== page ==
- Avoiding putting cable trays directly under piping systems, or valves right over them, that can’t be reached
- Locating cooling units in data rooms or cooling units right over the server racks.
Examples of design elements that don’t work well:
- Designing an external finish with multiple caulk joints
- Specifying materials that are so specialized that minimum orders and additional setup charges are required when reorders become necessary in the future
- Placing fire system piping and valves in janitor closets.
Remember that the facility and maintenance teams are just as important as the owner and clinical staff to keeping a healthcare facility running well. Architects, designers, and engineers should keep these tips in mindant ashen you follow up on a project later, always ask what went well, what needs improvement, and then keep those responses in mind when designing your next facility.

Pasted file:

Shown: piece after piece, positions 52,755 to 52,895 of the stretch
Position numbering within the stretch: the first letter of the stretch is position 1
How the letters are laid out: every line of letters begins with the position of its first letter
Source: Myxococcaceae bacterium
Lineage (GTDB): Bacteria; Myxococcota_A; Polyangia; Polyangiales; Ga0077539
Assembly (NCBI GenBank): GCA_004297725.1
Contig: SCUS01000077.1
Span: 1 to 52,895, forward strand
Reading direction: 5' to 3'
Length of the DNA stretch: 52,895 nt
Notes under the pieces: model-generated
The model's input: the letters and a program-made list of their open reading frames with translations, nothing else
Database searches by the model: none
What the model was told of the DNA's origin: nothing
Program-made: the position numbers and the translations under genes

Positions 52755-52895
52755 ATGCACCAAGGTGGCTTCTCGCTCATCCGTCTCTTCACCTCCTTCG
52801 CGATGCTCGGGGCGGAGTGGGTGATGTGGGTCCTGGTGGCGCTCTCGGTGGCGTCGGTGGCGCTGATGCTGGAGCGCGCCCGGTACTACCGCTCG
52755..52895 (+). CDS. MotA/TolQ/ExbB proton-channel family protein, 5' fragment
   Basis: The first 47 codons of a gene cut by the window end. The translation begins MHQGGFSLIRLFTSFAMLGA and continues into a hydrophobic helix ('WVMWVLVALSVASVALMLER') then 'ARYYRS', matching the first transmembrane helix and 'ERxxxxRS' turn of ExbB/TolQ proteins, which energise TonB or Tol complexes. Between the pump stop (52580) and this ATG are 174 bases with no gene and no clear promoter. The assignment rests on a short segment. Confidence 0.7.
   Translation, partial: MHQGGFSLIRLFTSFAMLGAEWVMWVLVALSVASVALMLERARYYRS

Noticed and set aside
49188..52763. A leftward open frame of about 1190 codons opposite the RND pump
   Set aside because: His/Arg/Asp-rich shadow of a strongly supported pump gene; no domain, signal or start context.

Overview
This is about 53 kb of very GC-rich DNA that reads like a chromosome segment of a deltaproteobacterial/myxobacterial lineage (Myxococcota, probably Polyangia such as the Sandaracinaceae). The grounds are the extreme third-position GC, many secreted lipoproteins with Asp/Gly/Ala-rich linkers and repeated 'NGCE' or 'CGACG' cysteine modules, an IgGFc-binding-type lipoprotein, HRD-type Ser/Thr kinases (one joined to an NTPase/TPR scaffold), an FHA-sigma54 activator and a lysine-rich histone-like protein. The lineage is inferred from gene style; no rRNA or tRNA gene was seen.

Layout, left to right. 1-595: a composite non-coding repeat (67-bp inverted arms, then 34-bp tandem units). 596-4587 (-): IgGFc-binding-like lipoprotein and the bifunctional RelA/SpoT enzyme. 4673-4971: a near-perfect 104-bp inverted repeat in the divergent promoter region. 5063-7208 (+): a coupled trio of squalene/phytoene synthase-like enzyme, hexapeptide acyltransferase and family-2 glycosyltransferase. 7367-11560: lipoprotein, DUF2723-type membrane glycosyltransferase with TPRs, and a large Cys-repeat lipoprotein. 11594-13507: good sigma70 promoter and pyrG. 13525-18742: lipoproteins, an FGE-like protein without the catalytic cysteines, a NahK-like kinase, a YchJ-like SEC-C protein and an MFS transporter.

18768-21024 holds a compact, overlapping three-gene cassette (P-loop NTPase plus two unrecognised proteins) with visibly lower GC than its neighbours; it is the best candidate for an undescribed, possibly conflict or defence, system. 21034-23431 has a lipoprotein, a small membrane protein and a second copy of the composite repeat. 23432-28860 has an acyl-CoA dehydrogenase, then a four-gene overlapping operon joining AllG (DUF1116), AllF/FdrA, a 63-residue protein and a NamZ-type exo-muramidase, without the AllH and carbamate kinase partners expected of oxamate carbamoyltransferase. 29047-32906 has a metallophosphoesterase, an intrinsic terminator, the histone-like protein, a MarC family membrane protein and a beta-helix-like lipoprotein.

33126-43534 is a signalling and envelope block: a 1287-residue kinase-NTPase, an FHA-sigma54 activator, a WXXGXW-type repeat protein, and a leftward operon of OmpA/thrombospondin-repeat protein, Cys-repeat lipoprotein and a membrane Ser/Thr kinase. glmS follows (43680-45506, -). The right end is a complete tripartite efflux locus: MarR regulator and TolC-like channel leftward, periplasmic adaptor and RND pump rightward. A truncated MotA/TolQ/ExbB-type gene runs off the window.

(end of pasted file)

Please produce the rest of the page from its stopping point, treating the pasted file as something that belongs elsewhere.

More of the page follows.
Robert Harris is director of facility services and construction for Sauk Prairie Memorial Hospital in Prairie du Sac, Wis., and currently serves as the owner’s representative on a $68 million replacement hospital project. He can be reached at firstname.lastname@example.org.